Oscar's 2014 Animation Shorts is an embarrassment of riches
In English, French, and Japanese with English subtitles. Unrated.
There’s an embarrassment of riches in this rare public presentation of five killer toons nominated in the animation category for a Best Short Oscar.
Animism meets animé in the most conventional-looking item, Shuhei Morita’s “Possessions”. Rendered in a CGI–assisted blend of flat manga lines and Hokusai-type Japanese wood-block prints, the 14-minute film singles out a peasant craftsman as he repairs the tattered remnants found in an abandoned shrine, to appease the spirits dwelling within them.
Other objects inhabit Luxembourg’s 11-minute “Mr Hublot”, a steampunk-styled look at a future filled with robotic creations, including a lonely number cruncher with goggles and bad OCD. Presumably inspired by Jacques Tati’s Monsieur Hulot with bits of the Hubble telescope thrown in, our neurotic hero spies a nuts-and-bolts puppy cowering amidst traffic that resembles First World War tanks. The problem with puppies is that they grow.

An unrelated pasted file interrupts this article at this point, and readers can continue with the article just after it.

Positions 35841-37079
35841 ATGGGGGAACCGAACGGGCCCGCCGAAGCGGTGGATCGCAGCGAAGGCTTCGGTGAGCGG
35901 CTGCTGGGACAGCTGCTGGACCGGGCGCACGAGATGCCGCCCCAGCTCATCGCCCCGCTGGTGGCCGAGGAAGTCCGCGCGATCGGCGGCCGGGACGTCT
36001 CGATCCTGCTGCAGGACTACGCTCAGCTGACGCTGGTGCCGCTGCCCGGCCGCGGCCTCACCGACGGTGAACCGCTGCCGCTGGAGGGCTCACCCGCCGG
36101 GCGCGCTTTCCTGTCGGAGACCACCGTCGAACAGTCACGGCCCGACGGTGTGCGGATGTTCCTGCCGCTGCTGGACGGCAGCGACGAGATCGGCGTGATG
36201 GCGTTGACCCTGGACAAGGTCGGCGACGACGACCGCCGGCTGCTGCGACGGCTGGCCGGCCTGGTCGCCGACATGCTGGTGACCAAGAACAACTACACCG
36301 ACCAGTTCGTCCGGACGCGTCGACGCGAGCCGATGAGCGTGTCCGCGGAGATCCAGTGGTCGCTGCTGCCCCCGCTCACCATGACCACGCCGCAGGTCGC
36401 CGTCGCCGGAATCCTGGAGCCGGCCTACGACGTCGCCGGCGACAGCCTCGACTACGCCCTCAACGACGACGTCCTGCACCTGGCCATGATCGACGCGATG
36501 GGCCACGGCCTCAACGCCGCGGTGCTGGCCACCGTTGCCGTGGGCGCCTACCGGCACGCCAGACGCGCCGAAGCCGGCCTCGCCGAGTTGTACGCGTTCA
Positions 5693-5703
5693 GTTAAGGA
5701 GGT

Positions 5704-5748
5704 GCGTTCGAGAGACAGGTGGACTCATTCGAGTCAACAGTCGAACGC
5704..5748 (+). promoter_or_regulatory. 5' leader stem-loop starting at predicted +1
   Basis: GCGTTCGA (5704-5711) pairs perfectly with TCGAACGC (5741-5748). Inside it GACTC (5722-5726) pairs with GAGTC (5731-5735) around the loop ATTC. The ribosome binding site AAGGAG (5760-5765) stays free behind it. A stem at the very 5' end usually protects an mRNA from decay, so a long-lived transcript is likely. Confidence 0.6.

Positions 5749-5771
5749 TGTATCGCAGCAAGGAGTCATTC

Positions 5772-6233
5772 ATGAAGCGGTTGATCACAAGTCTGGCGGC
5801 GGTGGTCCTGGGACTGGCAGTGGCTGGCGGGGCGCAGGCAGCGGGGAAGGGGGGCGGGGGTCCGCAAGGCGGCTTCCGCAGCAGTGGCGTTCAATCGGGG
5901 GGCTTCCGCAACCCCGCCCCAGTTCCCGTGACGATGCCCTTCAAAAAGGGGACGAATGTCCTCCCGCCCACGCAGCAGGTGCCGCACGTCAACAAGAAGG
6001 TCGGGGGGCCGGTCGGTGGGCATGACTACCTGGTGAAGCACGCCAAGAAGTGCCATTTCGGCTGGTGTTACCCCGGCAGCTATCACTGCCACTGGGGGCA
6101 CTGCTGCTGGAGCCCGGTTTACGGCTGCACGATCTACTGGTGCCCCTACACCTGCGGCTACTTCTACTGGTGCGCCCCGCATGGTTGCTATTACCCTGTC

Daniel Sousa’s wordless, 11-minute “Feral” follows a boy raised by wolves and unable to adjust to the weird rites of human society. The U.S.–based filmmaker, working with a near-monochromatic charcoal-and-pencil palette, has already won numerous prizes for this and his previous “Minotaur”.
The biggest crowd-pleaser is the delightful “Room on the Broom”, a half-hour kid’s-book adaptation made for British TV by veterans Max Land (“The Gruffalo”) and Jan Lachauer. If the colour-rich illustration doesn’t grab, you’ll certainly be captivated by narrator Simon Pegg’s tale of a witch (Gillian Anderson) who picks up animal hitchhikers voiced by Rob Brydon, David Walliams, Martin Clunes, and (most delightfully) Sally Hawkins.
Great stuff, but all topped by Disney’s mind-blowing “Get a Horse”, in which Simpsons veteran Lauren MacMullan grafts startling 3-D colour images onto a B&W, 1930s-style Mickey Mouse cartoon (newly created by Eric Goldberg), voiced by Uncle Walt himself. It’s meta-tooning of the highest order, and despite being paired with current hit Frozen, this six-minute blast of amiably violent anarchy owes as much to the intuitive surrealism of Marv Newland and Paul Driessen as it does to the old-timers of Anaheim.